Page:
Most of the UK’s principal political parties are now signed up to reducing the voting age to 16 to boost electoral turnout in an era of declining participation in civic affairs: what some experts refer to as the ‘democratic deficit’.
In the last general election held in 2019, less than 50 per cent of young people aged 18 to 24 voted. Just under a half didn’t bother, for a variety of reasons, ranging from apathy, lack of knowledge of the issues, or what the main parties stood for, alienation, anomie, or the perception that all the major parties had nothing meaningful to offer to youngsters. Nothing could be further from the truth; but perceptions still shape reality. The UK government needs a wake-up call, if representative democracy is to survive during the rest to the twenty-first century.
That’s why the Association of Colleges (AOC), NUS, Newcastle City Council, the Youth Parliament, and Labour, the Liberal-Democrats, the Scottish Conservatives, former ministers Nicky Morgan and Justine Greening, and the Greens are calling for the voting age to be lowered to 16, to boost electoral turn-out and to strengthen our liberal democracy in the UK.
Let’s examine the case for and against this policy proposal. The independent Electoral Commission recommended in 2011 that the voting age stay at 18. According to the Commission on the basis of extensive fieldwork and surveys, young people aren’t politically mature enough at 16. They don’t know enough about politics, lack confidence and don’t feel ready for the civic responsibility of voting at 18.
Some experts believe that lowering the voting age would increase the proportion of people who don’t vote – now standing at about 35 per cent. According to the political scientist Chris Pattie, if the voting age were to lowered to 16, overall electoral turn-out could fall below 50 per cent, threatening the legitimacy of any democratically elected government. Likewise, some policy wonks draw on international comparisons, arguing that most liberal democracies throughout the ‘free world’ have a minimum voting age of 18. All this sounds plausible, until you consider the counterarguments.
The UK Youth Parliament have hit back. The campaign to reduce the voting age is backed by thousands of young adults across the nation. There are several places where 16-year-olds have the right to vote, such as the Isle of Man, Jersey, Austria, Brazil, state elections in Germany, Hungary and close to home, of-course, Scotland and now Wales – for local elections.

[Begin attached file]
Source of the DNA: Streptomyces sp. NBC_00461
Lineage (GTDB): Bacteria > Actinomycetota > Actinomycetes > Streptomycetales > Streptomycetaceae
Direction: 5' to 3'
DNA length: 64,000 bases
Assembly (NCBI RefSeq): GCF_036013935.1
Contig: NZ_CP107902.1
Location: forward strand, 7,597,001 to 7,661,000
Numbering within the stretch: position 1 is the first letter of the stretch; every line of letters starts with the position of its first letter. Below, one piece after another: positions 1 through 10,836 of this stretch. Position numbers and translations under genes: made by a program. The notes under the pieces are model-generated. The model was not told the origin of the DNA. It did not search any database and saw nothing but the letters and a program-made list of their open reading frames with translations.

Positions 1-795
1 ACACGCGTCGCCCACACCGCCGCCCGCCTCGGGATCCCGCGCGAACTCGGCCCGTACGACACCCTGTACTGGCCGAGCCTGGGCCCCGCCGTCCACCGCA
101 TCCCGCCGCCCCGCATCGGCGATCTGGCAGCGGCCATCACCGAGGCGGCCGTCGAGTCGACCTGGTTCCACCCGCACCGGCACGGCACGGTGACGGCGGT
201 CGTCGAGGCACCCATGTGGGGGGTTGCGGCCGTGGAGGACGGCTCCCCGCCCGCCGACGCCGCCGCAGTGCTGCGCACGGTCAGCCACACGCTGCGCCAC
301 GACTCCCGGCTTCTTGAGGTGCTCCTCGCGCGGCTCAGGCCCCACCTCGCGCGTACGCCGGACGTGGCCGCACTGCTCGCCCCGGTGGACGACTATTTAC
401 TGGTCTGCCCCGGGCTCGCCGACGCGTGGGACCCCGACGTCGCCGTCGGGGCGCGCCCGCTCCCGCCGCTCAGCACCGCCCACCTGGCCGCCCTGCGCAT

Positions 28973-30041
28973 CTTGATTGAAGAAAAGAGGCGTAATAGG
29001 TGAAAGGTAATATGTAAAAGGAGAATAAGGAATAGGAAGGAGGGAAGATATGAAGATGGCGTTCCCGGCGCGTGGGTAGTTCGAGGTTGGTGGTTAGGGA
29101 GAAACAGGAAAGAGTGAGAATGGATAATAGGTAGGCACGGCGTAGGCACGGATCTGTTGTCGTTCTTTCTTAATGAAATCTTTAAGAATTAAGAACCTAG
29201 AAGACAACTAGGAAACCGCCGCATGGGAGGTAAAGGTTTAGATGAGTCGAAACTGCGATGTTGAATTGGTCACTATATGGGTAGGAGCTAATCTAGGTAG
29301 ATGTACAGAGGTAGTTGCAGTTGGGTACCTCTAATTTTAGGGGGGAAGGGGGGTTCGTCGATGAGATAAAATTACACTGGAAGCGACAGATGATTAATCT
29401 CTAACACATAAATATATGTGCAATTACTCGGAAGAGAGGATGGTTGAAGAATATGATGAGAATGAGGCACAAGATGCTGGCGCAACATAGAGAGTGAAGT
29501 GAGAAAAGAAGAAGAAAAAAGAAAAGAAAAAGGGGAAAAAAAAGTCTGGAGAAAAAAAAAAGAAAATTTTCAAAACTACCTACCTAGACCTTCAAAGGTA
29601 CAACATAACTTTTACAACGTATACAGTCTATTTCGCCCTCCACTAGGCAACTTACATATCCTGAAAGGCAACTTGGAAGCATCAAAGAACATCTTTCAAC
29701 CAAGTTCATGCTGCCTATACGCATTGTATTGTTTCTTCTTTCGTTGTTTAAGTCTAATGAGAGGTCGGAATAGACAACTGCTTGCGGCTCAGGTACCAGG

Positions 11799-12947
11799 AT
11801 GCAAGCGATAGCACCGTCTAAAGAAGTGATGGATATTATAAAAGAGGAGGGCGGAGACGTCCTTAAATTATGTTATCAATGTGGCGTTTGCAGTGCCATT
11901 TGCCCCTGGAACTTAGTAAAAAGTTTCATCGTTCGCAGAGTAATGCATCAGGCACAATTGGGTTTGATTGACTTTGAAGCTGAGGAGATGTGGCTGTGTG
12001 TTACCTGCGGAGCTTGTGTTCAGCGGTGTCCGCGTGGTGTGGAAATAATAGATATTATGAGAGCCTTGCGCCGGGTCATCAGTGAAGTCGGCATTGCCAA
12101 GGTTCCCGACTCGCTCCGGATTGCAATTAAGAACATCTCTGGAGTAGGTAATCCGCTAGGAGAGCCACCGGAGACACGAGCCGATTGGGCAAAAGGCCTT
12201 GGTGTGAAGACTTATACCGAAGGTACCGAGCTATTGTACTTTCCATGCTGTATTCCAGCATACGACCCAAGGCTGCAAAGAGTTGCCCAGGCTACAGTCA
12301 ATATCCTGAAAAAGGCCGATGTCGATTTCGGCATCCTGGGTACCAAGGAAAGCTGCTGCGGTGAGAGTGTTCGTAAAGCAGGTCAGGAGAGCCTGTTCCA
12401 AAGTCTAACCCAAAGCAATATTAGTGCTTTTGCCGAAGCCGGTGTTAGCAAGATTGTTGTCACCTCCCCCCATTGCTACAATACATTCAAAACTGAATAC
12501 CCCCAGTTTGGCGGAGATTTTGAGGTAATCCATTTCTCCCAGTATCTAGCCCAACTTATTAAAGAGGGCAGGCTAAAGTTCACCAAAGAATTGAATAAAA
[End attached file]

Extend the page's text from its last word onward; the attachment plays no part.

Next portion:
16 and 17 year-olds are knowledgeable, and sometimes quite passionate about the world they live in. They are as capable of engaging in the democratic system as any other citizen. The number of students following GCE A-level Government and Politics courses in English and Welsh FE and sixth form colleges has increased, with more Scottish undergraduates following politics degrees.
Lowering the voting age to 16, combined with strong citizenship education, would empower young people to better engage in their communities and influence decisions that will define their future. People who can consent to medical treatment, work full-time, become a company director, pay taxes and NI, get married or enter a civil partnership and join the armed forces should also have the right to vote. Similar arguments drove the reduction in voting age from 21 to 18 in Britain in 1969 and in most other countries in the late 20th century.
Other groups aren’t penalised for lack of knowledge or engagement in politics by being denied the vote, so it doesn’t make sense that 16 and 17-year olds should have to be ‘model citizens’ in order to gain he right to vote. Many believe that voting would improve ‘civic participation’. Young people are more ‘politically active’ than other age groups. More youngsters take up volunteering activities than middle-aged citizens, and are more likely to get involved single-issue campaigns, often around climate change or animal rights and protection. But the fact remains, older people are more likely to vote in general, local and Mayoral elections. Turn-out among pensioners is over 76 per cent, according to figures collated by YouGov, after the 2017 general election.
Likewise, the national campaign group Votes at 16 point out that allowing people to vote earlier will help combat apathy. According to one expert, Professor Breeze, people who can vote earlier are more likely to vote again. It becomes a central feature of their ‘political socialisation’ process. It worked well in Scotland in their independence referendum in 2014 where over three-quarters of young adults under 21 voted – thousands of whom were aged under 18.